While by default this is only enabled currently in run profile clusters, you can also configure the namespace provisioner to create limit ranges in build, iterate and full profile clusters, however one must be careful as test pods and build pods for example will also be effected by this limit range, which may cause tests or builds to fail if they reach an OOM for example.
Managing resource limits and requests correctly in kubernetes is not easy, but this mechanism helps us greatly ensure that we don’t have a workload that can destroy our cluster when it has a memory leak by simply taking up all of the resources of the cluster.
As mentioned, already in TAP 1.4, when we use additional sources stored in a git repo, we are defining a YTT template and we have access to a set of data values from the TAP values used at installation, as well as the namespace name.
While this is great, we many times may need additional information and values that are namespace specific and not just the namespace name.
Now in TAP 1.5, we can configure namespace provisioner to watch for a set of prefixes which when found in an annotation or label on a namespace that is managed by the namespace provisioner, anything after the prefix + its value is added as a data value which can be used for templating.
A good example of this being useful, is for example if i decide that the label prefix I want to watch for is tap.vrabbi.cloud, and I want to automatically create a tekton pipeline in every namespace based on the language of choice for developers working in that namespace. I can simply add a label to my namespace tap.vrabbi.cloud/language with the value being the language of choice, and in my git repo with the additional sources i can have a bunch of tekton pipelines that based on the values of that label will either be installed or not.
This offers huge potential for custom configurations, and is easily adaptable to whatever customizations you may need in your environment.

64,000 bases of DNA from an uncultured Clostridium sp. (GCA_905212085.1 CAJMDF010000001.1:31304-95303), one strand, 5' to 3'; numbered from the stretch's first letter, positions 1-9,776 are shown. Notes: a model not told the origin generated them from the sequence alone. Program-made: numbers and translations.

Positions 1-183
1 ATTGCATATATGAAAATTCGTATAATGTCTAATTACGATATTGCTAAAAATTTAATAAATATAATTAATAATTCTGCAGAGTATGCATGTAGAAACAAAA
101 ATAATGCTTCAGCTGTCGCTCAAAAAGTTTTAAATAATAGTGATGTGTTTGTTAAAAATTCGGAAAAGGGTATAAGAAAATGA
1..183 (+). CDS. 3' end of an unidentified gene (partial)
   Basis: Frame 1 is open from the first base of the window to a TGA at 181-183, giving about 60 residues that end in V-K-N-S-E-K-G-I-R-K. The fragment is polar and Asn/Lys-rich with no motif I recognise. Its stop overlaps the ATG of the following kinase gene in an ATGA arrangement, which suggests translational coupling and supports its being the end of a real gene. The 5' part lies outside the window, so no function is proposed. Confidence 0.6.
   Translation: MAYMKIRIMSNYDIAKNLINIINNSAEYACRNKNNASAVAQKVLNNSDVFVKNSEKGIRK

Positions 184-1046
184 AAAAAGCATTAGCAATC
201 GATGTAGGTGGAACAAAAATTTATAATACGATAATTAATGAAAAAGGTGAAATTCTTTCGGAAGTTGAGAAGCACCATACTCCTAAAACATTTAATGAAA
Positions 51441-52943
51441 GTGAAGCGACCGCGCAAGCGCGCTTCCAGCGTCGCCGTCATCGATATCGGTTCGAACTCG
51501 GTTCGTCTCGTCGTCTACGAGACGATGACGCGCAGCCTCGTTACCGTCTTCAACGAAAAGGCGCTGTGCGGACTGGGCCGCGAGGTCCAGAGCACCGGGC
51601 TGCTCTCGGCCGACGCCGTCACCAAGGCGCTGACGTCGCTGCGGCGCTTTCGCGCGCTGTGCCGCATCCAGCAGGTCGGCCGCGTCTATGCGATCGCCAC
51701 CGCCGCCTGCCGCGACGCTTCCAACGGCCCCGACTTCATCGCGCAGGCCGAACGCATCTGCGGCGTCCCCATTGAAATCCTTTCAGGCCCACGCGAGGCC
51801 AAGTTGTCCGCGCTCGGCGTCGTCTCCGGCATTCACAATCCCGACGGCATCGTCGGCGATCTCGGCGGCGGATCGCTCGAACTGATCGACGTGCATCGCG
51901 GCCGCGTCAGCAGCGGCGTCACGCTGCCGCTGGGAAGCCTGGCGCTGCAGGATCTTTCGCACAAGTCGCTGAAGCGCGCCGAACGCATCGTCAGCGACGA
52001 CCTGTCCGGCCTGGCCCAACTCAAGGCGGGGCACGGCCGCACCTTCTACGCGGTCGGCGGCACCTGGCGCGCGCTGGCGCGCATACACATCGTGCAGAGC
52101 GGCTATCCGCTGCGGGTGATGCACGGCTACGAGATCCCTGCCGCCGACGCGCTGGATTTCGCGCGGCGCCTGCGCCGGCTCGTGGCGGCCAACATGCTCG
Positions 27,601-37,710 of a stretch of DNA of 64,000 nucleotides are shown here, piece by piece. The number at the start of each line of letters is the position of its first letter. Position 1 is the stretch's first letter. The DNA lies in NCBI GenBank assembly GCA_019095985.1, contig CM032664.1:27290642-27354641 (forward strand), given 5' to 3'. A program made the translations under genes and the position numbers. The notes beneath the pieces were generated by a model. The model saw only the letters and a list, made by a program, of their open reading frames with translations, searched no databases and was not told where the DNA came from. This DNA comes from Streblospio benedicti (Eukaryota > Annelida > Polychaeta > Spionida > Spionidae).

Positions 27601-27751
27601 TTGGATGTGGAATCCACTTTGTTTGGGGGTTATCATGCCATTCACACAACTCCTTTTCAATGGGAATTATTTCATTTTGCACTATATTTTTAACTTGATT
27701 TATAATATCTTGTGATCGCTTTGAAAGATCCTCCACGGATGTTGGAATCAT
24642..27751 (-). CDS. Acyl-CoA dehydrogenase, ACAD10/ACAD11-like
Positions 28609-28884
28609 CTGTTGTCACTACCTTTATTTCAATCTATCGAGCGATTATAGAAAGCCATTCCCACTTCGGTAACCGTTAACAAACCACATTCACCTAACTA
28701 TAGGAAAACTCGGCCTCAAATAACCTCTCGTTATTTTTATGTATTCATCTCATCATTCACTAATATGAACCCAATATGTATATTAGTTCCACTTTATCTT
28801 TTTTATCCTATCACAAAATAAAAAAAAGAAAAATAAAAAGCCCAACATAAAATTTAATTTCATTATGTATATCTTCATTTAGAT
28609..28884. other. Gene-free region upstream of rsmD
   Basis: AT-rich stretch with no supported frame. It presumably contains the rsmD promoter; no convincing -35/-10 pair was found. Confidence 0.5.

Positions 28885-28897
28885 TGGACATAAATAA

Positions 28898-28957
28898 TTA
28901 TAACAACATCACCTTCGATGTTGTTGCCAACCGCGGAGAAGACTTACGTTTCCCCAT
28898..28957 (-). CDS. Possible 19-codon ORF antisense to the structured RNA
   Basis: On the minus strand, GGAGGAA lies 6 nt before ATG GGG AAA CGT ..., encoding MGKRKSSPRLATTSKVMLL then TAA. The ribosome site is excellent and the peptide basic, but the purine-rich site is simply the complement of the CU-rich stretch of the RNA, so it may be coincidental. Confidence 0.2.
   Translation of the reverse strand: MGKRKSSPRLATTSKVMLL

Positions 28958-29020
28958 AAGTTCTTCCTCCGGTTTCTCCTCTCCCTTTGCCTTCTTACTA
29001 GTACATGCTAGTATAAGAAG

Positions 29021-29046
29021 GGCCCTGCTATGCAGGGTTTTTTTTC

While label based, and per namespace parameters are amazing and have huge value, many times we also want to set default values for all namespaces to be used in our templating logic.
The default_parameters stanza in the namespace provisioner section of your TAP values allows you to define any default values you want made available as data values for all namespaces, which can be utilized during templating.
Through this mechanism one could override for example the default limit range values defined by TAP. one could also set defaults which can then be overridden by label values on a per namespace level, allowing for example to say that the default scanner we want to use is trivy (newly added as a scanner in 1.5!!!), but we allow the user to via a label select to use grype instead if they want, via an annotation like tap.vrabbi.cloud/scanner=grype.
This is another great feature, especially for simple use cases, where the additional sources, and setting up a git repo may be overkill. This mechanism allows us to define YTT overlays in a secret that will be used in the templating phase for the resources of every namespace, and reference that secret in our namespace provisioner config.
While typically using a Git repo is the path i would recommend, having the option to have things within the cluster can be extremely beneficial in 2 main cases:
- A git repo is overkill, as only 1 or 2 tiny things need changing
- your overlay contains sensitive values you cant have stored in a git repository
End to End GitOps configuration option
Another great advancement made in this release is the end to end support for a GitOps flow for namespace configuration.
In this flow, we disable the namespace provisioner controller, and manage all namespace configuration, in a declarative manner within a Git repository.
This flow, enables both the option to create the namespaces themselves via defining them in a file within a git repository, or to simply manage the resources within the pre-existing namespaces.
While this approach is a bit more involved, and is not as great for small POC environments, the GitOps model, is a very smart approach to strongly consider when dealing with a production setup.
The fact that TAP supports both models for the namespace provisioner is truly great, as it allows you to gain the benefits of t
As you can see, the namespace provisioner has been receiving a lot of love lately, and the new features truly enhance the usability and versatility of this component of the platform, allowing us to customize our environments in almost any way imaginable, making the management of namespaces, and there resources a very simple and easy task, greatly lowering the barrier and burden of the onboarding process to the platform.